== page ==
8th Annual e-Crime & Cybersecurity Congress Spain
15th November 2022 • Hotel NH Collection Eurobuilding, Madrid
With limited resources and a talent pool drained by a surge in local tech start-ups, do CISOs need to rethink their models?
Moving to a more realistic security model
Recent research from ObservaCIBER reveals that one in six companies in Spain has suffered a cybersecurity incident. The Spanish National Institute of Cybersecurity says the country has suffered more than 150,000 cyber attacks in the last 36 months.
ObservaCIBER’s research also shows Spanish businesses are below the EU average on documenting their ICT security; and only 38% are able to manage security in-house. This suggests that resources are still a significant problem.
The effects of CISOs’ struggles are showing up in the business: that same research shows Spanish consumers’ mistrust of online security is growing faster than in the rest of the European Union, by 8 percentage points over the last year alone. In an era in which more customers than ever are moving online, no business can afford to lose trust in this way.
They are taking too long to implement critical protections and defences; and they are struggling to recruit the talent they need to improve their performance.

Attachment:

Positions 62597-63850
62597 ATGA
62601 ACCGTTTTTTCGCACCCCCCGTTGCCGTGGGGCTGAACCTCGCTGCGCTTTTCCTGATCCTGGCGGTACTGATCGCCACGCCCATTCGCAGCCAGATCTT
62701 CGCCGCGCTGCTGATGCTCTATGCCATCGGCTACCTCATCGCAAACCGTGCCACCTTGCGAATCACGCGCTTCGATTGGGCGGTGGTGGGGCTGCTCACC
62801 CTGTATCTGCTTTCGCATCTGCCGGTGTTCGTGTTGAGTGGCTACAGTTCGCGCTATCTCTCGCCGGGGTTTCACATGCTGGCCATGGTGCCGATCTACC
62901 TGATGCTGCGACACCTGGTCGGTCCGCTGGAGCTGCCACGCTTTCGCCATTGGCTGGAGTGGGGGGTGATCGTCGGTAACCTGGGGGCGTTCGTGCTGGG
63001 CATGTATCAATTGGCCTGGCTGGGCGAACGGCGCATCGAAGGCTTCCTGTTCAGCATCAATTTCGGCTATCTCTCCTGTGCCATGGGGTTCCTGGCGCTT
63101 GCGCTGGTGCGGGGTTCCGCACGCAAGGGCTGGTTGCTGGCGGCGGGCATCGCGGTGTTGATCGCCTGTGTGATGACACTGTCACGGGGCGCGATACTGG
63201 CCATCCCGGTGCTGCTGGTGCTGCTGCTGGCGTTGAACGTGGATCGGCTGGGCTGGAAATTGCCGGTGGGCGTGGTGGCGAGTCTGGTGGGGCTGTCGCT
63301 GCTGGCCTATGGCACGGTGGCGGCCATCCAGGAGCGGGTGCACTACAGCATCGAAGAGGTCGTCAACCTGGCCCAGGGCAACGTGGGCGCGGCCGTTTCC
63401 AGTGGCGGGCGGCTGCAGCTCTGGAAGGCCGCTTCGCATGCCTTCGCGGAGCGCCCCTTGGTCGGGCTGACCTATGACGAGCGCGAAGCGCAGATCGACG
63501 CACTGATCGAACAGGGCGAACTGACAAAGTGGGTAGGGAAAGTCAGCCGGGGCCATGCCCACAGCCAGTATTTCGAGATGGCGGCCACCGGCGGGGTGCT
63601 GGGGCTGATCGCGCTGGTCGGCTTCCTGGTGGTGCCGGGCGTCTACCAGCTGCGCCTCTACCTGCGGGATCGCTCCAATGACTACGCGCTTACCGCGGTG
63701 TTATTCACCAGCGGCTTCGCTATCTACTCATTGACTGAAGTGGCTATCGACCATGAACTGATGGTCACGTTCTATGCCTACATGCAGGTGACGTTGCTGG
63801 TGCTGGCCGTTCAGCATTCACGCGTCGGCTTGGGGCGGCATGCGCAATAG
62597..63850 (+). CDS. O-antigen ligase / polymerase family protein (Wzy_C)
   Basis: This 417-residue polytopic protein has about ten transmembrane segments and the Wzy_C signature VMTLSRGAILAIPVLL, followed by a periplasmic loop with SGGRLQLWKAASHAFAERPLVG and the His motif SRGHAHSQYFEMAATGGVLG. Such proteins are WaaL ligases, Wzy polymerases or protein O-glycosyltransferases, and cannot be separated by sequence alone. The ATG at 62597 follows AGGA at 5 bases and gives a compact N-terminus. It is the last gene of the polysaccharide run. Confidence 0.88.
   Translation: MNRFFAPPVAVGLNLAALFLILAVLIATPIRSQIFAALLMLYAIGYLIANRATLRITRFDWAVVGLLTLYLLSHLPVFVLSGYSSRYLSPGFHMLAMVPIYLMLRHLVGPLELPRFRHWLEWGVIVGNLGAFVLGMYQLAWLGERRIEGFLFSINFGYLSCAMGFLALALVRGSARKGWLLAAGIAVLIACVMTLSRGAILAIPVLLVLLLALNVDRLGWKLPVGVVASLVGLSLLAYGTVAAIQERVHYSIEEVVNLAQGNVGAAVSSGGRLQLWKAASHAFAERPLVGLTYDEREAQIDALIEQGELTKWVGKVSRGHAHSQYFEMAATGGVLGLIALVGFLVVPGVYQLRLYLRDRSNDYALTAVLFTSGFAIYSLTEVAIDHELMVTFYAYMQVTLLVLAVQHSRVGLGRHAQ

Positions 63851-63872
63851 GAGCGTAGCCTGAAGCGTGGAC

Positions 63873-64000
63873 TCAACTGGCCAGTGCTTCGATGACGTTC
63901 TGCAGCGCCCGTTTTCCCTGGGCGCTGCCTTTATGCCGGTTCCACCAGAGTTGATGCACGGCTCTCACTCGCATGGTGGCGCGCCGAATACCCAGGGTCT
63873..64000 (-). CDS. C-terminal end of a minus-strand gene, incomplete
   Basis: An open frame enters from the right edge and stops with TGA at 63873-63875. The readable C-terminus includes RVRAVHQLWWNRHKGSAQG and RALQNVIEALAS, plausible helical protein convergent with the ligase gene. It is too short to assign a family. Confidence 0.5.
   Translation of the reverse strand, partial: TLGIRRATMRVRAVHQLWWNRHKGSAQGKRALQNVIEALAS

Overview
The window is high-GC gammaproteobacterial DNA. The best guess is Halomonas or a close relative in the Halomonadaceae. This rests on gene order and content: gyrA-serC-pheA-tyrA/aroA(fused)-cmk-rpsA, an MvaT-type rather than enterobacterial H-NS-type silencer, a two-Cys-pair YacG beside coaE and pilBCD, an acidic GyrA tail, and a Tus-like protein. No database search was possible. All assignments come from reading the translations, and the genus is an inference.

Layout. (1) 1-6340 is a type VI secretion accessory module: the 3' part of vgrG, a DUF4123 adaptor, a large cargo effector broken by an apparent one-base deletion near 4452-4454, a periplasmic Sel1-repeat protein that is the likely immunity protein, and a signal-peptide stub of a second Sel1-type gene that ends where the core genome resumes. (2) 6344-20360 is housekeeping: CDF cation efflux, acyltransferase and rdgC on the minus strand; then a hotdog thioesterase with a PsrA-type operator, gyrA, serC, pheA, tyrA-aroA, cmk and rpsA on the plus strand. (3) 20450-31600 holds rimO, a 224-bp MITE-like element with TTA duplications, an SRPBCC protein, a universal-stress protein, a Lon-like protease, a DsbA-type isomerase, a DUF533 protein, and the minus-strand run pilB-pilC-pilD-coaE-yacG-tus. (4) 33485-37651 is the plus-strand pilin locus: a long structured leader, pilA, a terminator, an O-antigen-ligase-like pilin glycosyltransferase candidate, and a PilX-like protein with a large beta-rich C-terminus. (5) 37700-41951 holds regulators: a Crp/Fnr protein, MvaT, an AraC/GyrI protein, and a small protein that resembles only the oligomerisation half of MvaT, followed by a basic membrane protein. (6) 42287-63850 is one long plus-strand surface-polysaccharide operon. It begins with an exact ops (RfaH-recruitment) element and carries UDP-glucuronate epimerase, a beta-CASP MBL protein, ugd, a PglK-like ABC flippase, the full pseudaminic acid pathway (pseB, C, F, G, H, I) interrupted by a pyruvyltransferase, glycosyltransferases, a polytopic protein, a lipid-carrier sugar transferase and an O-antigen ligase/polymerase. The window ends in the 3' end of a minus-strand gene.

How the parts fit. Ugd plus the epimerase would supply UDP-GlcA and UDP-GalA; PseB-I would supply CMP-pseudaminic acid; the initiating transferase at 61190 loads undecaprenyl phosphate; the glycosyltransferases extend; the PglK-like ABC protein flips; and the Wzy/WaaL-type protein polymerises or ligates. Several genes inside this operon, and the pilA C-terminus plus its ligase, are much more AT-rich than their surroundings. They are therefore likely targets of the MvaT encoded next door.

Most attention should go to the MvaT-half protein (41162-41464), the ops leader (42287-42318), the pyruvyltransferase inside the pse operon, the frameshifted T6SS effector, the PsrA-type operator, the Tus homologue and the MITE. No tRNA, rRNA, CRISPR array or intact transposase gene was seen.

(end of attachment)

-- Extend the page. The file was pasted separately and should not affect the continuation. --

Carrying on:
The challenges faced by Spanish CISOs are not unique: security is still seen by most companies as a cost to be minimized rather than an essential element of digital business strategy. And talent acquisition and retention is difficult everywhere. At last year’s e-Crime Congress Spain, 81% of attendees said that they did not have enough people in their security teams.
So, how are CISOs coping with these challenges?
Do traditional security stacks make sense or are companies having to rely more on the security tools embedded in their enterprise application suites and cloud solutions?
Is the answer to outsource security entirely to managed service providers and other third-parties?
And as truly Big Data and new digital ‘marketplace’ business models become the foundation of even SMEs’ futures, how can companies be sure that they are securing their digital future?